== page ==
ABSTRACT: Chromatin remodeler Brahma related gene 1 (BRG1) is silenced in approximately 10% of human pancreatic ductal adenocarcinomas (PDAs). We previously showed that BRG1 inhibits the formation of intraductal pancreatic mucinous neoplasm (IPMN) and that IPMN-derived PDA originated from ductal cells. However, the role of BRG1 in pancreatic intraepithelial neoplasia-derived (PanIN-derived) PDA that originated from acinar cells remains elusive. Here, we found that exclusive elimination of Brg1 in acinar cells of Ptf1a-CreER; KrasG12D; Brg1fl/fl mice impaired the formation of acinar-to-ductal metaplasia (ADM) and PanIN independently of p53 mutation, while PDA formation was inhibited in the presence of p53 mutation. BRG1 bound to regions of the Sox9 promoter to regulate its expression and was critical for recruitment of upstream regulators, including PDX1, to the Sox9 promoter and enhancer in acinar cells. SOX9 expression was downregulated in BRG1-depleted ADMs/PanINs. Notably, Sox9 overexpression canceled this PanIN-attenuated phenotype in KBC mice. Furthermore, Brg1 deletion in established PanIN by using a dual recombinase system resulted in regression of the lesions in mice. Finally, BRG1 expression correlated with SOX9 expression in human PDAs. In summary, BRG1 is critical for PanIN initiation and progression through positive regulation of SOX9. Thus, the BRG1/SOX9 axis is a potential target for PanIN-derived PDA.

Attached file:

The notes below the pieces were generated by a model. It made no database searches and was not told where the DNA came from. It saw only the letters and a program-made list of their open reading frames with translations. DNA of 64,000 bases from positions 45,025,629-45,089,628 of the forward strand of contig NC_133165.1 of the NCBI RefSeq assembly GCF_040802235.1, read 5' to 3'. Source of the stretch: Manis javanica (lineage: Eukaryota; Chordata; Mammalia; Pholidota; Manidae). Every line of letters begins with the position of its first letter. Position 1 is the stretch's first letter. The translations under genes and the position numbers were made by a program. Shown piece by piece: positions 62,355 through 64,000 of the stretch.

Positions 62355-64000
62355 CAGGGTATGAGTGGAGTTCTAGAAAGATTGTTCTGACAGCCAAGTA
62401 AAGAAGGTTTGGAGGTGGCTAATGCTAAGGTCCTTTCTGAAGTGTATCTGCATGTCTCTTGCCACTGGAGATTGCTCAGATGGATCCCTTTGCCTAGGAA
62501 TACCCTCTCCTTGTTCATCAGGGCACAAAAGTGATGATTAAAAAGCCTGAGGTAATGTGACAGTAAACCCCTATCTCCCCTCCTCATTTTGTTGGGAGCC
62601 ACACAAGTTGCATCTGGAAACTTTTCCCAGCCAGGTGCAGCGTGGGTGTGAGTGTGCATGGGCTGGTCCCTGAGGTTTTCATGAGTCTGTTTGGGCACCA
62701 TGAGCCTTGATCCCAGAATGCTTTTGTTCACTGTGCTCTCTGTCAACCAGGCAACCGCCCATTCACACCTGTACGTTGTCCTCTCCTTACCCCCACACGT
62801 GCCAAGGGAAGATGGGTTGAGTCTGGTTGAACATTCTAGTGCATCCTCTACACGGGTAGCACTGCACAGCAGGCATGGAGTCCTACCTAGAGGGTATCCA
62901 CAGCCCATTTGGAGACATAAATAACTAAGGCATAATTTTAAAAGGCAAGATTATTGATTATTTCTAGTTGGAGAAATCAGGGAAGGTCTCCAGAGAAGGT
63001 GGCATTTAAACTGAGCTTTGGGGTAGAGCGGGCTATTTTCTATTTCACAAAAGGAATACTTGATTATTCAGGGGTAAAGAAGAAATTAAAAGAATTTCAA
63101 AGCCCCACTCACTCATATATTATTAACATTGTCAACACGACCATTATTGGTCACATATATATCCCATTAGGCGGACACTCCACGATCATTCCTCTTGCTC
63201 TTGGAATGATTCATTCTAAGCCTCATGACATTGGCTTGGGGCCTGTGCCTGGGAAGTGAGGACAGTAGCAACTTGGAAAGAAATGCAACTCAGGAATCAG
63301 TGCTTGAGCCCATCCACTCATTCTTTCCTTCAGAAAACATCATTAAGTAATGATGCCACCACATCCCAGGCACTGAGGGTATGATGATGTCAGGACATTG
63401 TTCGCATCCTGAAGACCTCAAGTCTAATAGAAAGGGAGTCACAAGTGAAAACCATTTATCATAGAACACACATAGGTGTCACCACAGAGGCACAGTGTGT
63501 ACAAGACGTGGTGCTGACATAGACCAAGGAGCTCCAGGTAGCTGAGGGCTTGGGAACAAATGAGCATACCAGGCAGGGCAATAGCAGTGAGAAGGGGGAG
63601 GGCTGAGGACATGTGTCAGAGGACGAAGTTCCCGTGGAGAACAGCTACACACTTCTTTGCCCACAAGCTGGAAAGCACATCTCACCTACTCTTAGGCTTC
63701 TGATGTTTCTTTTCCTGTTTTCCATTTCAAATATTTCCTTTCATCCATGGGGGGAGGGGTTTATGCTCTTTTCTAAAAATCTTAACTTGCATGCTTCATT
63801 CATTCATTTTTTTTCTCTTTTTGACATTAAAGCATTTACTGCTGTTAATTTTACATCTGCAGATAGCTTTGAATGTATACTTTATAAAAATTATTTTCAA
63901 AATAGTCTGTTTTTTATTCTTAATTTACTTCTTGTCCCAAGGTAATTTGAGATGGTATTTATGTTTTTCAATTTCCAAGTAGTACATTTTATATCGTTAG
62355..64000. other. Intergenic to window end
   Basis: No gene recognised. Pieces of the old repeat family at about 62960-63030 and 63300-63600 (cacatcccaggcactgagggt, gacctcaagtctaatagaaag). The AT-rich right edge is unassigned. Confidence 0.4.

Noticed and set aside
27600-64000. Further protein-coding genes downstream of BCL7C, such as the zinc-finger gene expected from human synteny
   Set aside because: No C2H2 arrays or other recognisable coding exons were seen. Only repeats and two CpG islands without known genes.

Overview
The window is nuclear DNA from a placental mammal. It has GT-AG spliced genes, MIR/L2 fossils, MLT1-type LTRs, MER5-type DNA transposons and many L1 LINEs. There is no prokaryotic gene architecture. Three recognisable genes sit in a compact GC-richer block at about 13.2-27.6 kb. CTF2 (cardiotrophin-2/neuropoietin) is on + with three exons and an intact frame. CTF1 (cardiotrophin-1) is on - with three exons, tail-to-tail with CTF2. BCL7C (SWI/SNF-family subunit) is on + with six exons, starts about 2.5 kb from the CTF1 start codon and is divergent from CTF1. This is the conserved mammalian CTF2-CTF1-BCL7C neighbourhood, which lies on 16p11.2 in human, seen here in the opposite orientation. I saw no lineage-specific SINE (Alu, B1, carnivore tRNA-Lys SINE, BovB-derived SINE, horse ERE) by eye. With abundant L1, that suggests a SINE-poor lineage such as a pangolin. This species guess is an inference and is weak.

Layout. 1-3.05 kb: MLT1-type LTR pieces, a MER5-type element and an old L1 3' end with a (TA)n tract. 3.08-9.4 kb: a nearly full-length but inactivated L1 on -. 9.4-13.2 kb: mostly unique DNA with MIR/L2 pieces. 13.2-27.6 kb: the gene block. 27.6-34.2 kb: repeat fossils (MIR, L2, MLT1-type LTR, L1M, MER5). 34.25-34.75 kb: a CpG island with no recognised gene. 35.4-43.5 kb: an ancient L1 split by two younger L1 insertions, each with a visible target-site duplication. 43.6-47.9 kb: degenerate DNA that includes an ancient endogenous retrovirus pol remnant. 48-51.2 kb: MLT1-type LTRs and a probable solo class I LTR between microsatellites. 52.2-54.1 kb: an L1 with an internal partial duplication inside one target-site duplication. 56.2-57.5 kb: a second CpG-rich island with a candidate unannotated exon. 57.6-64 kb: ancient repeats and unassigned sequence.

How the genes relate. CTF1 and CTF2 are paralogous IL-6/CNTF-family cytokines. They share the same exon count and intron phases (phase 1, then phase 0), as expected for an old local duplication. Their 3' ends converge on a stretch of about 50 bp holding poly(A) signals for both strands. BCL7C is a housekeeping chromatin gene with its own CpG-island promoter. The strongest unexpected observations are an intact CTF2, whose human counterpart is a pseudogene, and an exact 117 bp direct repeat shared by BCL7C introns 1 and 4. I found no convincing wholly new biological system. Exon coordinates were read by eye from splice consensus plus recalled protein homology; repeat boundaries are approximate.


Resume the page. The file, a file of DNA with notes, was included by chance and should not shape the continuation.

6 Article Atypical flat lesions derive from pancreatic acinar cells. 2017

von Figura, Guido / Fahrenkrog-Petersen, Leonie / Hidalgo-Sastre, Ana / Hartmann, Daniel / Hüser, Norbert / Schmid, Roland M / Hebrok, Matthias / Roy, Nilotpal / Esposito, Irene. ·II Medizinische Klinik und Poliklinik, Klinikum Rechts der Isar, Technical University of Munich, Munich, Germany. Electronic address: gvfigura@tum.de. · II Medizinische Klinik und Poliklinik, Klinikum Rechts der Isar, Technical University of Munich, Munich, Germany. · Chirurgische Klinik und Poliklinik, Klinikum Rechts der Isar, Technical University of Munich, Munich, Germany. · Diabetes Center, Department of Medicine, University of California, San Francisco, San Francisco, CA 94143, USA. · Institute of Pathology, University Clinic Duesseldorf, Heinrich-Heine University, Duesseldorf, Germany. ·Pancreatology · Pubmed #28473229.